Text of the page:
Is this the most feminist Olympics ever?

Story highlights

  • Roxanne Jones: Fu upended stereotypes about Chinese women and broke a taboo by talking about her period
  • Jones says Rio Olympics have challenged Western assumptions about gender norms, women's power and equality

Roxanne Jones, a founding editor of ESPN Magazine and former vice president at ESPN, has worked as a producer and as a reporter at the New York Daily News and The Philadelphia Inquirer. She was named a 2010 Woman of the Year by Women in Sports and Events, is a co-author of "Say It Loud: An Illustrated History of the Black Athlete," and CEO of the Push Marketing Group. The opinions expressed in this commentary are solely those of the author.

(CNN)Go ahead. Admit it. If you are a Western woman who watched Olympic swimmer Fu Yuanhui tell the world that she was having her period but that it was no excuse for losing, you were shocked that such a frank, public, feminist comment came from a Chinese woman, of all people.

"I feel I didn't swim well today. I let my teammates down. Because my period came yesterday, I'm feeling a bit weak, but this is not an excuse," said Fu after the 20-year-old won a bronze medal for her nation in the women's 4x100-meter medley relay in Rio on Sunday.
Wait. Doesn't this fly in the face of the west's old, stereotypical view that women in China are meek and oppressed? Doesn't the feminist flag wave only for American women, perhaps most particularly white women?
    Well, no and no -- unless you've been brainwashed by arrogant Western ideas about feminism while ignoring the strength women around the world have always shown, regardless of their circumstances.
    And if that's the case, these Olympics have likely challenged your notions about femininity and empowerment everywhere.
    Start with Fu, the backstroke specialist, who refuses to fall into anyone's preconceived ideas about Chinese women. She's a rock star in her homeland not only for her athletic success in both the 2016 and 2012 Olympic Games but for her outspoken personality, optimism and goofy brand of humor. She has more than 4 million followers on Weibo, China's top social media platform, and has inspired girls across the globe.
    Listen to this confident, carefree woman after her third-place finish in the 100m backstroke semifinal on Monday: "Whoooaah! I was so fast! I didn't hold back...I used all of my mystic energy!" When asked why she didn't place higher she quipped that her arms "were too short."
    Thank you, Fu, for encouraging millions of girls and women to jump into that pool, compete and strive to win no matter what day of the week. And for saying what so many Western woman have wanted to say in our biggest moments but kept silent about because of some ancient social and cultural shame.
    Our periods, though inconvenient at times, are what make us beautifully female and all-powerful in our ability to conceive life, if we choose. That to me has never been a sign of weakness, and also never an excuse for failure, but instead a demonstration of our immense power. And it's time for us to shatter the notion that we can't succeed because we bleed.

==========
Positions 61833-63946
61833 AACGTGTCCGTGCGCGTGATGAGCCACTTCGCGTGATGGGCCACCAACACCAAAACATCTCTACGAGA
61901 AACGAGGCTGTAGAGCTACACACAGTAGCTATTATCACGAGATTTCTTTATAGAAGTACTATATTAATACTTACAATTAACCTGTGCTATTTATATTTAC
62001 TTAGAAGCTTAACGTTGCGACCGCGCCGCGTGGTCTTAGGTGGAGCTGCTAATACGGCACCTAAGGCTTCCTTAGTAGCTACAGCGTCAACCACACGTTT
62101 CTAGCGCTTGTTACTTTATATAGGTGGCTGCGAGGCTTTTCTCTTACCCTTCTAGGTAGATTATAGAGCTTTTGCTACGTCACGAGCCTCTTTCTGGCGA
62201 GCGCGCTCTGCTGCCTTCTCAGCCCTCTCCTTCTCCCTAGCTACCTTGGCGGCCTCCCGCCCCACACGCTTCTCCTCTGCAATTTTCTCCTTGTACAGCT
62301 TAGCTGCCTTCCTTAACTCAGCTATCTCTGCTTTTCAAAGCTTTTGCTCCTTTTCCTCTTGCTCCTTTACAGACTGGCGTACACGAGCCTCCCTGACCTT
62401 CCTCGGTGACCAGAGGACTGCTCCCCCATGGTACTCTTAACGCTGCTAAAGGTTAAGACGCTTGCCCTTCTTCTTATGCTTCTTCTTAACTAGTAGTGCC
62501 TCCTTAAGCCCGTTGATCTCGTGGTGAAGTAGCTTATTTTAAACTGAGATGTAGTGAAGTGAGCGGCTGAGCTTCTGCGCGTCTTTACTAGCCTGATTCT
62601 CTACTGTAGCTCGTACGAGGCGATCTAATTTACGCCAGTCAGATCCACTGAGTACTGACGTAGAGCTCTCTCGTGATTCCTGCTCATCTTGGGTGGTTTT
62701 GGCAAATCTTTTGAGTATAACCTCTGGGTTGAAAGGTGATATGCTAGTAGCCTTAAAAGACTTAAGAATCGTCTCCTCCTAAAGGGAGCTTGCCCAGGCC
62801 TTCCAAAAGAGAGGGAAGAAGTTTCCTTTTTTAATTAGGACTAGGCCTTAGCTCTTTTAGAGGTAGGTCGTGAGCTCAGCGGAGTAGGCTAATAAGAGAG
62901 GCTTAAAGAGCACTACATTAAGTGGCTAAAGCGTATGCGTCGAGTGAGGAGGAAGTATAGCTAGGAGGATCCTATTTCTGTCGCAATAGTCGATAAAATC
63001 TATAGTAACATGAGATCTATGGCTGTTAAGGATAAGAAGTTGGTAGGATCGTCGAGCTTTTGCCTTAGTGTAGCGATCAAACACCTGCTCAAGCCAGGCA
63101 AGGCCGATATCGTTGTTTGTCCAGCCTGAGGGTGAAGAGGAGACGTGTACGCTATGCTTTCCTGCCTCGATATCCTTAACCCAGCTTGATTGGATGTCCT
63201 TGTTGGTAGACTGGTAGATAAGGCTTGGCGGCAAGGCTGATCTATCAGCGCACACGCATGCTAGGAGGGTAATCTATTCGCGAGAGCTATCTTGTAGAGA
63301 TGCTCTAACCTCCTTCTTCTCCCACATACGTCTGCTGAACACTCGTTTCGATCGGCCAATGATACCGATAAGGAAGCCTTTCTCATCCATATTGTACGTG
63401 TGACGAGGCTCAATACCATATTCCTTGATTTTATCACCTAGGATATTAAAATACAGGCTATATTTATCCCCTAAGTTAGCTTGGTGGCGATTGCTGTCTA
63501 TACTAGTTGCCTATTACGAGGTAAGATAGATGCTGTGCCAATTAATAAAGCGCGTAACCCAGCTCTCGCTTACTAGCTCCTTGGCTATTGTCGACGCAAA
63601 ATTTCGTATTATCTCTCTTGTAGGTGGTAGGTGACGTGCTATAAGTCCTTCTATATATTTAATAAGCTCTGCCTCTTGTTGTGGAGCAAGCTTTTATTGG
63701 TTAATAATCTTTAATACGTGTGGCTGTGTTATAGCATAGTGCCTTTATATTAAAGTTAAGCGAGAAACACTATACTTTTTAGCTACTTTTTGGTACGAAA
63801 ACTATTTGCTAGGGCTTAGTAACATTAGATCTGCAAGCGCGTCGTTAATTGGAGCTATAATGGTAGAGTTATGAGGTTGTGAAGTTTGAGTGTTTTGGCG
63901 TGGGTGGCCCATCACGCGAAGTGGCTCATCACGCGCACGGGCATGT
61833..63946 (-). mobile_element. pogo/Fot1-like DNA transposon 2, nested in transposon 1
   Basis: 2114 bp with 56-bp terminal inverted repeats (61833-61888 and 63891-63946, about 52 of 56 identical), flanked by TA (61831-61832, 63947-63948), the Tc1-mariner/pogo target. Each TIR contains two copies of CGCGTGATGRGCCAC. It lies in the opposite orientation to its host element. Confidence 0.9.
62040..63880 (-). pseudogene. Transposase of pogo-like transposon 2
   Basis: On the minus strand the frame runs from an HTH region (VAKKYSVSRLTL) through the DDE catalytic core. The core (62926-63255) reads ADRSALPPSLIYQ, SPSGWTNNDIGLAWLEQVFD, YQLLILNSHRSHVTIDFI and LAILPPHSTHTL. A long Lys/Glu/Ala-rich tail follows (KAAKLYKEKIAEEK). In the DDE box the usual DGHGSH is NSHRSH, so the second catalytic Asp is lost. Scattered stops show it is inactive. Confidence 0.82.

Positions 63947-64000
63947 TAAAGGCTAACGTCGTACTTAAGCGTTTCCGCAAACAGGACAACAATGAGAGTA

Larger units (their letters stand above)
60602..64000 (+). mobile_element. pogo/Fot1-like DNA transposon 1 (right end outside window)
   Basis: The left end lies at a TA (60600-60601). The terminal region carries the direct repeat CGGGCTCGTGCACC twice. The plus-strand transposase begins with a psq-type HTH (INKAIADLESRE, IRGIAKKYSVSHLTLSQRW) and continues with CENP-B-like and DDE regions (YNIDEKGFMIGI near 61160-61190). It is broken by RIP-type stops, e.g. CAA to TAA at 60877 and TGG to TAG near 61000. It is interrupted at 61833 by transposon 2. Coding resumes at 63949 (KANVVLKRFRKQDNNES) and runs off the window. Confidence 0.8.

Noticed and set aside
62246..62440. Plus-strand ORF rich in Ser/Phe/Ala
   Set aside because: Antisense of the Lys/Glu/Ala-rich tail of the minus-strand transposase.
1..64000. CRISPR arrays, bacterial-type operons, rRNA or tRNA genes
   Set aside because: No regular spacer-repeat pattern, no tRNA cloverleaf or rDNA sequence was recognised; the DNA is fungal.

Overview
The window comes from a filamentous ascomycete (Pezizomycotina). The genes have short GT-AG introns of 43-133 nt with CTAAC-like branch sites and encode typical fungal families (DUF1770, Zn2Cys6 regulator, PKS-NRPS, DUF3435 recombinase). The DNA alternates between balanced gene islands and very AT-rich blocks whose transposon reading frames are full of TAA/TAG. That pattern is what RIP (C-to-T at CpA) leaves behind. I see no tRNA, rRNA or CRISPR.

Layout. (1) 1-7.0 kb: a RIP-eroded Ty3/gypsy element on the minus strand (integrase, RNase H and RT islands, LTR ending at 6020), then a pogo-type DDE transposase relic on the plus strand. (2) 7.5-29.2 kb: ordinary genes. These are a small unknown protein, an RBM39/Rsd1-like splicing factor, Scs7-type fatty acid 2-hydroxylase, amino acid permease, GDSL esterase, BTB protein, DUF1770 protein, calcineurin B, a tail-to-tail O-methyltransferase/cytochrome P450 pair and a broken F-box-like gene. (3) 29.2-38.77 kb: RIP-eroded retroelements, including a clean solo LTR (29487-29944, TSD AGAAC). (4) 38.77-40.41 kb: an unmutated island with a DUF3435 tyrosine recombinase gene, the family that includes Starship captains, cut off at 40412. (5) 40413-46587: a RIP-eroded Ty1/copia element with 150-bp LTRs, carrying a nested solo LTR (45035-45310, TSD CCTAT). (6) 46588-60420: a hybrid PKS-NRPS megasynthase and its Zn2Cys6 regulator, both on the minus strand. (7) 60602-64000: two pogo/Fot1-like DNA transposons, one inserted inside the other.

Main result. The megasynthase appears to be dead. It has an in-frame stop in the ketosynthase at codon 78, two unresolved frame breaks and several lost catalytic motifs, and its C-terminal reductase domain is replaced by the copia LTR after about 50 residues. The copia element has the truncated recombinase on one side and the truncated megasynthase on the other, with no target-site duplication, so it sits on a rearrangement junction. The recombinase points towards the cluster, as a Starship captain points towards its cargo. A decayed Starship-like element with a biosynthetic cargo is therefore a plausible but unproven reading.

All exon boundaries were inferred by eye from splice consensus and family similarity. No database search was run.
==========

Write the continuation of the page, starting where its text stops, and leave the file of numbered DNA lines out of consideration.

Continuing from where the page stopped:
The innocent brilliance of Fu is that she has used her athletic ability and humor to remind us how all women are connected through our sameness. She did it by standing up and daring to be a whole woman who embraces her femininity.
    Global feminist icon Wangari Maathai, the first African woman to win the Nobel Prize in 2004 for her contributions toward sustainable development, democracy and peace, urged people to open up the discussion of global feminism to include the voices and concerns of woman across religions, cultures and nations. Because, as she knew, human rights are human rights for all.
    Maathai, who died in 2011, understood that true feminism cannot be dictated by Western ideas of what equality means for women. And she believed every woman had the ability to make a difference.
    "It's the little things citizens do. That's what will make the difference. My little thing is planting trees," she famously said.
    Too often we judge the fight for equality by the power that women do not have, instead of the immense power we do have collectively. We may not all loudly protest, or win Nobel Prizes, or lead nations. But each of us can contribute to the fight for our human rights, our dignity, in our own way.
    We can stand on the podium like US swimmer Simone Manuel, who dedicated her record-breaking Olympic gold to inspire her black community to keep fighting for justice.
    Or, you can make a bold statement by challenging religious persecution, as the Egyptian beach volleyball team did when they dared to compete in long pants, sleeves and a hijab instead of the skimpy bikinis that only women -- never men -- were mandated to wear in the past.
    The rules on bikinis were eased before the 2012 Olympics, and it's notable that in "advanced" countries like the US, full of "empowered" women, beach volleyball teams continue to compete before a world audience wearing almost nothing. Egypt's team of women, meanwhile, opened the door for other Muslim woman athletes to compete on a world stage.
    Ideally, we will follow the lead of Fu, who showed us that sometimes our most powerful act is just to stand proudly in all of our womanhood, being our authentic, beautiful selves. Talking about a little thing like your period. Changing the world.